Hmm... It looks like you’re not a WCPO Insider. or Subscribe now to contribute!

More National Business
American, US Airways tweak fees, mileage rules
American, US Airways tweak fees, mileage rules

If you use miles to get a free ticket on American Airlines, you may have to pay to check that suitcase.

How much of your beer money goes to taxes?
How much of your beer money goes to taxes?

The states on each side of the Ohio River are at opposite spectrums when it comes to how much your favorite pint of beer is taxed.

Luxottica shares rise on Google Glass deal
Luxottica shares rise on Google Glass deal

Shares in Italian eyewear maker Luxottica have risen sharply on the announcement that it will make frames for Google's new…

RadioShack closing 1,100 stores as troubles grow
RadioShack closing 1,100 stores as troubles grow

RadioShack plans to close up to 1,100 stores in the U.S. as its troubles continue to grow.

Data-breach costs take toll on Target profit
Data-breach costs take toll on Target profit

Target Corp says the massive data breach over the holidays helped push its profit down 46 percent.

Yellen: Cont'd pullback in Fed stimulus likely
Yellen: Cont'd pullback in Fed stimulus likely

Federal Reserve Chair Janet Yellen says that if the economy keeps improving, the Fed will take "further measured steps" to reduce…

Applications for US jobless benefits fall to 331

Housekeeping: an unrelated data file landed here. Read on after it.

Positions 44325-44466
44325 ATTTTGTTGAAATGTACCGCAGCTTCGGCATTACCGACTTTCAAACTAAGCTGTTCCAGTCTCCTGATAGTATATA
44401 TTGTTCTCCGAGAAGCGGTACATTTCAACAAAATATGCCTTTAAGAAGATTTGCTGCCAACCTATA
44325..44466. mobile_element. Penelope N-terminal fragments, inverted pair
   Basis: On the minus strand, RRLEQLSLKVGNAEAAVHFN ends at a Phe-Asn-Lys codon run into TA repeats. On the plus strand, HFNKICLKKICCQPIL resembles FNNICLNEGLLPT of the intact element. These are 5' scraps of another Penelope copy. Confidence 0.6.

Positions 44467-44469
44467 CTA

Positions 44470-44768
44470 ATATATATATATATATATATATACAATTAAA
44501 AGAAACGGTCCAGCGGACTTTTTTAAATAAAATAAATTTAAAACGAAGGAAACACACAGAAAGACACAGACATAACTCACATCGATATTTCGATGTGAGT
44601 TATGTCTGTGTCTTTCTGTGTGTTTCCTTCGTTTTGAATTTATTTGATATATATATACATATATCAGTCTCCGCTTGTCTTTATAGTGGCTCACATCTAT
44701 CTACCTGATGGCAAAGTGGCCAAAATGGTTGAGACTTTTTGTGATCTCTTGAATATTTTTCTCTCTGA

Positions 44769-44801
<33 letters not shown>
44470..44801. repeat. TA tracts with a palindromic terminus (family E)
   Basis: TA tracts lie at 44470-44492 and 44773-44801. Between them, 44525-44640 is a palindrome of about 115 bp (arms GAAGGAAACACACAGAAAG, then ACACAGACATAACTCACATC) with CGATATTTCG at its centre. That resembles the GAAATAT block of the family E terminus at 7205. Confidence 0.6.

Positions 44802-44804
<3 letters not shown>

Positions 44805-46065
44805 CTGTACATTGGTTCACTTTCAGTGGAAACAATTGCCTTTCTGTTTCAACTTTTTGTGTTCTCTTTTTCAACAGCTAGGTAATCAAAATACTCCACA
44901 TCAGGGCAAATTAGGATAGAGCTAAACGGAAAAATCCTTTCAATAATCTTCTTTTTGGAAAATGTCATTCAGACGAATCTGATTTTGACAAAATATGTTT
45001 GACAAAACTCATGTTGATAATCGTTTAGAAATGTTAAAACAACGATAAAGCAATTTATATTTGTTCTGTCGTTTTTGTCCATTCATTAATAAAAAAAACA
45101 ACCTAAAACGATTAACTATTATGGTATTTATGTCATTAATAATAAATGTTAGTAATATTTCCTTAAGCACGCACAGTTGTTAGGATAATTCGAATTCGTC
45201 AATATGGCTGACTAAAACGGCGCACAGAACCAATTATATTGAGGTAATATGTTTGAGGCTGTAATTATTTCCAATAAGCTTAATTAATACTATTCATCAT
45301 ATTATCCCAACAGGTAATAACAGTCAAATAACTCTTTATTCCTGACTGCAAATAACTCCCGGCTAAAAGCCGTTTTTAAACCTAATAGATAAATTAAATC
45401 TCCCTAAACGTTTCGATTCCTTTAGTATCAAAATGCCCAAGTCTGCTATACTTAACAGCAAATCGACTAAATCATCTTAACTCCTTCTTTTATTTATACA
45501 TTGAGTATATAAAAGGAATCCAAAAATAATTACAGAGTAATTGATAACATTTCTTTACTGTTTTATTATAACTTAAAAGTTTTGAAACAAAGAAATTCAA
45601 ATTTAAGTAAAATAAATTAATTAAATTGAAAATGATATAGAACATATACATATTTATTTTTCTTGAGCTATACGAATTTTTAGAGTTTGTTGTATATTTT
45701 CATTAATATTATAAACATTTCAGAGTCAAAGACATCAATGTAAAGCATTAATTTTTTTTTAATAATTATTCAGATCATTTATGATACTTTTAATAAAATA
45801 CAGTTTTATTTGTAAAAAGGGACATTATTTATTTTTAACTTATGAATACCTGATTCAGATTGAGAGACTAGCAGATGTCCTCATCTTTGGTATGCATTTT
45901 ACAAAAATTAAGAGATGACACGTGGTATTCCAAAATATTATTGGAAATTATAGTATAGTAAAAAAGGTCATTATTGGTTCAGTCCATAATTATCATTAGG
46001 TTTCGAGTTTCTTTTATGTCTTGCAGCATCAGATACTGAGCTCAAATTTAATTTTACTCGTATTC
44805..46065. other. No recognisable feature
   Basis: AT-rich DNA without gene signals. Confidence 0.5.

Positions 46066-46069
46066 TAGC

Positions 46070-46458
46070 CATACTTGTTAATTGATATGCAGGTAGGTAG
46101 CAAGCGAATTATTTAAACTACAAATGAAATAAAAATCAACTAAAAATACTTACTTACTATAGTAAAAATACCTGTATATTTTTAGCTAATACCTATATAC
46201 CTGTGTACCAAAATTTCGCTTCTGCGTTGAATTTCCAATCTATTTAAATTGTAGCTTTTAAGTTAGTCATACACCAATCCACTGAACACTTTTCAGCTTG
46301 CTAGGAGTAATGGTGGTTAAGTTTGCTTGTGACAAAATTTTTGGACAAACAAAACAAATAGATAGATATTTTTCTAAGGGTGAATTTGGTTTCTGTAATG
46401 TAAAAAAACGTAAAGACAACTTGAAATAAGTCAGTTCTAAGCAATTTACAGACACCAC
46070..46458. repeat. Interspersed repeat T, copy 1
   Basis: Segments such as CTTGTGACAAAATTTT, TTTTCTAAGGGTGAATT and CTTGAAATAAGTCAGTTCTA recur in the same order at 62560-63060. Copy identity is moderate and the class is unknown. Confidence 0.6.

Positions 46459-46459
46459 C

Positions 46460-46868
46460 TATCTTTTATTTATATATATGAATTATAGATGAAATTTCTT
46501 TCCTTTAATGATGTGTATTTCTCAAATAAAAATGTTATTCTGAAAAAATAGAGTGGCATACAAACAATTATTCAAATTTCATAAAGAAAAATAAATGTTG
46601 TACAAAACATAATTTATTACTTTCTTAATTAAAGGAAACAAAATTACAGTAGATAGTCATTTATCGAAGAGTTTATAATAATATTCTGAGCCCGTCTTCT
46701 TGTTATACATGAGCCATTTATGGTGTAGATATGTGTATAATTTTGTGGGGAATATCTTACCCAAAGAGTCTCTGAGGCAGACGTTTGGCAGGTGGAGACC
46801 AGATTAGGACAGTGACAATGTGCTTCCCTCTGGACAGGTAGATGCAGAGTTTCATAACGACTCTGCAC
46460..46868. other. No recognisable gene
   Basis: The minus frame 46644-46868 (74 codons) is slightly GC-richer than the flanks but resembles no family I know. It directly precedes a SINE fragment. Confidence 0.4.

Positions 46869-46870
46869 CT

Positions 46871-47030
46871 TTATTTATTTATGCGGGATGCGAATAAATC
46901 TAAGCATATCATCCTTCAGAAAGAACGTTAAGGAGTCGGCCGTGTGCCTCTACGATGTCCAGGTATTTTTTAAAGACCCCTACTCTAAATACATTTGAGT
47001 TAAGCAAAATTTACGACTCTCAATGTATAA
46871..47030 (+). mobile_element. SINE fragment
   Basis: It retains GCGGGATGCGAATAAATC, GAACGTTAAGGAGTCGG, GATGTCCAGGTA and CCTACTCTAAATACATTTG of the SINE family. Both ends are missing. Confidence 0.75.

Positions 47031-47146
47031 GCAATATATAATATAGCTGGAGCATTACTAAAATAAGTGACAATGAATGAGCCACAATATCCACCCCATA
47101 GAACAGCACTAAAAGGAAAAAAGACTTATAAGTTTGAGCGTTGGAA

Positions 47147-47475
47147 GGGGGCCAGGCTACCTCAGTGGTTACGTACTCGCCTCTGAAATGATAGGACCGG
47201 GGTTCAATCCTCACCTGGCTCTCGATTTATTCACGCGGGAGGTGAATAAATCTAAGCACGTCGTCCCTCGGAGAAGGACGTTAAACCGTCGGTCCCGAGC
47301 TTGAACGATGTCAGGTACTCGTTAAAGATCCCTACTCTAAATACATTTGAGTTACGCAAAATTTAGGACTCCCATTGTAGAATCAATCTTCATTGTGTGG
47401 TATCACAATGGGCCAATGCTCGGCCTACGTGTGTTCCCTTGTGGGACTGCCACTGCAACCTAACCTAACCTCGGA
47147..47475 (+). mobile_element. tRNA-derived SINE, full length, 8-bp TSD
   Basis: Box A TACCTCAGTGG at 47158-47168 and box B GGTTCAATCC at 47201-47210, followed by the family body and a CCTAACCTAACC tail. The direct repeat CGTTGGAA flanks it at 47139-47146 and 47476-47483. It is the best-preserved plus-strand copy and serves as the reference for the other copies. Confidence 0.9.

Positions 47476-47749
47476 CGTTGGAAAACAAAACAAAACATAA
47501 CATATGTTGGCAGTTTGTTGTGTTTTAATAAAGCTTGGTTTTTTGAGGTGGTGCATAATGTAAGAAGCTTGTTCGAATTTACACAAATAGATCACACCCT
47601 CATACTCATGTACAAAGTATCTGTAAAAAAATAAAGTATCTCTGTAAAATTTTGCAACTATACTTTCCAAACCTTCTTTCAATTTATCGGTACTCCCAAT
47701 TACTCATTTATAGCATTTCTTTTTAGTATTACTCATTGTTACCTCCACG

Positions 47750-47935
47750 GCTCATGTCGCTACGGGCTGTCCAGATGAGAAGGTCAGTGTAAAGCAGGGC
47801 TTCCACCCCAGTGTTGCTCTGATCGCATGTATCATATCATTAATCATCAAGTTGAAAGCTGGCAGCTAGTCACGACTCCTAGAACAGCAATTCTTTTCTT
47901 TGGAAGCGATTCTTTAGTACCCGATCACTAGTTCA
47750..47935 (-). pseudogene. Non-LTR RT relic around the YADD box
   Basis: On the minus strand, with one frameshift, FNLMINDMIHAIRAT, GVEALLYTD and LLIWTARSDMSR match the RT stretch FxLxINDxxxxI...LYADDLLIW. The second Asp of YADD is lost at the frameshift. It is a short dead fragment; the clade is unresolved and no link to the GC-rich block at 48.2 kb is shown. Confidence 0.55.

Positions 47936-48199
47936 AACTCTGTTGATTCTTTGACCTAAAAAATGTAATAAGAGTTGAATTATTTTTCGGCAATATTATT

Applications for US jobless benefits fall to 331

The number of people applying for U.S. unemployment benefits declined 20,000 last week to 331,000, suggesting that Americans are facing fewer…

CVS Caremark to stop selling tobacco products
CVS Caremark to stop selling tobacco products

CVS Caremark is kicking the habit of selling tobacco products at its more than 7,600 drugstores nationwide.

Satya Nadella tapped as new Microsoft CEO
Satya Nadella tapped as new Microsoft CEO

Microsoft has named Satya Nadella, an executive in charge of the company's small, but growing business of delivering software and…

Markets steady despite massive sell-off in Japan
Markets steady despite massive sell-off in Japan

Financial markets steadied Tuesday after the turmoil of the previous day reverberated into the Asian session. However, lingering concerns…

Market Summary
The Dow Jones Industrial Average SM is proprietary to and is calculated, distributed and marketed by Dow Jones Indexes, a licensed trademark of CME Group Index Services LLC and have been licensed for use. "Dow Jones(r)", "Dow Jones Indexes" and "Dow Jones Industrial Average SM" are service marks of Dow Jones Trademark Holdings, LLC. "CME" is a trademark of Chicago Mercantile Exchange Inc. All content of the Dow Jones Industrial Average (c) CME Group Index Services LLC 2010.